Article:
What I would be interested in knowing is the relative positions of the people who thought they saw the bow rise and the relationship of that impression with the break-up. Those who were in lifeboats on the starboard side of the ship just before the break-up started would briefly get the impression that the bow was rising as the port list suddenly got worse. They would not have been able to see the forecastle from their vantage position and given the Titanic's massive size, the increasing list could easily create the illusion of a rising bow.
 
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chrismireya

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Yet Eugene Daly also states in his account: "During that brief time that I worked on cutting one of those ropes, the collapsible was crowded with people hanging upon the edges. The Titanic gave a lurch downward and we were in the water up to our hips. She rose again slightly, and I succeeded in cutting the second rope which held her stern.
Another lurch threw this boat myself off and away from the ship into the water. I fell upon one of the oars and fell into a mass of people.
"

Daly's account is rather specific that he felt her go down, rise again, and "lurch" down finally.

I wouldn't go so far as to say this was necessarily the bow rising, but it would appear that some large displacement of water - possibly a bulkhead failing - was taking place within the ship.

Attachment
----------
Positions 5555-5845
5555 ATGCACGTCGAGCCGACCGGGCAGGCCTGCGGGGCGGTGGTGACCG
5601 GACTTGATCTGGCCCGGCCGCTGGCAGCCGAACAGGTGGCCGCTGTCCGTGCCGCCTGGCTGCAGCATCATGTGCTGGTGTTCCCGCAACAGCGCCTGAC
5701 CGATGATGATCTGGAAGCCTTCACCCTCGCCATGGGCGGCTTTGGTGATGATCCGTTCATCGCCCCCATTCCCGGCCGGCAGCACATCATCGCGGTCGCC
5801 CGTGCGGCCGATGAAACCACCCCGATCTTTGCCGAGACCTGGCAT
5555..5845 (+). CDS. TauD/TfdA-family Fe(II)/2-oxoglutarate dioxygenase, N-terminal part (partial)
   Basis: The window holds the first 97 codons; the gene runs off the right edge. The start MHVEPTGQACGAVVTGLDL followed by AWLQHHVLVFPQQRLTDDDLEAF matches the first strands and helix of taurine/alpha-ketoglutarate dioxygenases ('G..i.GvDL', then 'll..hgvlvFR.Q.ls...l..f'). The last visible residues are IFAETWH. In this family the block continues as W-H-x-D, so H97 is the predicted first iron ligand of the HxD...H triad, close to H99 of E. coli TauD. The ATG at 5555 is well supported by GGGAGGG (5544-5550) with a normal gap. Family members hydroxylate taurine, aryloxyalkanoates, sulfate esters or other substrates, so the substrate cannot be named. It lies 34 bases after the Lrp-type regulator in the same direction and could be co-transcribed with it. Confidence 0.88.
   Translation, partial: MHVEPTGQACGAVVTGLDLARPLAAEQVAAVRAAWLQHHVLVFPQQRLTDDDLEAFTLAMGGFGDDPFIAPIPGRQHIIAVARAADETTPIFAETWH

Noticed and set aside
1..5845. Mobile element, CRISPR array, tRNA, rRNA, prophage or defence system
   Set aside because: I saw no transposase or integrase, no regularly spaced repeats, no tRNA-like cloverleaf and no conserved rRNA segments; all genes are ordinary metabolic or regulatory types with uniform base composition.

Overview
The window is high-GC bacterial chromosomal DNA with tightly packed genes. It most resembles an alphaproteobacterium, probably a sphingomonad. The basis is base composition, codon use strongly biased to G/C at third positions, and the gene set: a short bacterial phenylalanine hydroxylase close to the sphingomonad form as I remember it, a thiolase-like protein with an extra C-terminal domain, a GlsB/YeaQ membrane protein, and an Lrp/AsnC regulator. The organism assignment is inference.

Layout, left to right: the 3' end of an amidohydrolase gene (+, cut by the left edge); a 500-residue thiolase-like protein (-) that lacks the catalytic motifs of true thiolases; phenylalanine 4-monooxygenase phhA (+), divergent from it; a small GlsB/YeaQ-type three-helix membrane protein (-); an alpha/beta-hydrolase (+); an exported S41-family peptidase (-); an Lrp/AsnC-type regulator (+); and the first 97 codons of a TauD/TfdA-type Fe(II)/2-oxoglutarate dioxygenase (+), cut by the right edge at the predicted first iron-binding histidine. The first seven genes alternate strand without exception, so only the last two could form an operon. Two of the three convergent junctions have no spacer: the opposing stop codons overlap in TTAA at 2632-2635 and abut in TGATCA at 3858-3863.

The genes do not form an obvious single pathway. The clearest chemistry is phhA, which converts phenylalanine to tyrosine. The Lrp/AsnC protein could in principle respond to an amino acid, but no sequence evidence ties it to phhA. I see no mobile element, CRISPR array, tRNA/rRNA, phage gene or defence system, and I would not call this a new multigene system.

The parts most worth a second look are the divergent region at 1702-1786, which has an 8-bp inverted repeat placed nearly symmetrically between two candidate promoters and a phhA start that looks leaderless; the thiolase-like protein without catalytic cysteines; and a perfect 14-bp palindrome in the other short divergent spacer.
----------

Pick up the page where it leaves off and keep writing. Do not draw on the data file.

My belief is that this likely referred to what Arun and Kyle mentioned earlier -- the list to port (and back to starboard). If you're standing on the port side trying to cut the Collapsible B lifeboat free, you're experiencing a back-and-foth between a list-to-port and a list-to-starboard in real time.

If Titanic is sinking and you're at the water line when this happens, then it will feel like the side you're on "rose" -- because it did. The port side rises when the starboard side sinks (or if the ship returns more to an even level). Remember: Seawater was entering Titanic and traveling throughout the bow. That ship probably experience lists back and forth as the sinking progressed.

Eugene Daly's testimony is while trying to cut Collapsible B free on the port side of the ship. He was in a great position to have experienced the port list quite notably. On the other side of the ship from him was First Class Steward Edward Brown. He described a clear port list at the same time.

There was also great stress on the ship at the time. We don't know precisely how she broke apart (and which sections gave way first or if it was more of a simultaneous breakup). However, the stress was huge. It's amazing that Titanic held up as long as she did. I do think that Eugene Daly describes the list -- back and forth -- as Titanic was progressively losing the battle with the sinking.
 
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Arun Vajpey

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There might have been a small timeframe shortly before the Titanic lost its longitudinal stability and the bow gave that sudden forward and downward 'lurch', where the rate at which the port list was increasing exceeded the rate at which the bow was dipping underwater. If someone in a lifeboat on the port side of the ship was focusing on the row of lit portholes near the sinking bow within that timeframe, they would have seen some bow end lights actually rise a little briefly. From their vantage point this could easily have created an illusion of the entire bow 'rising'.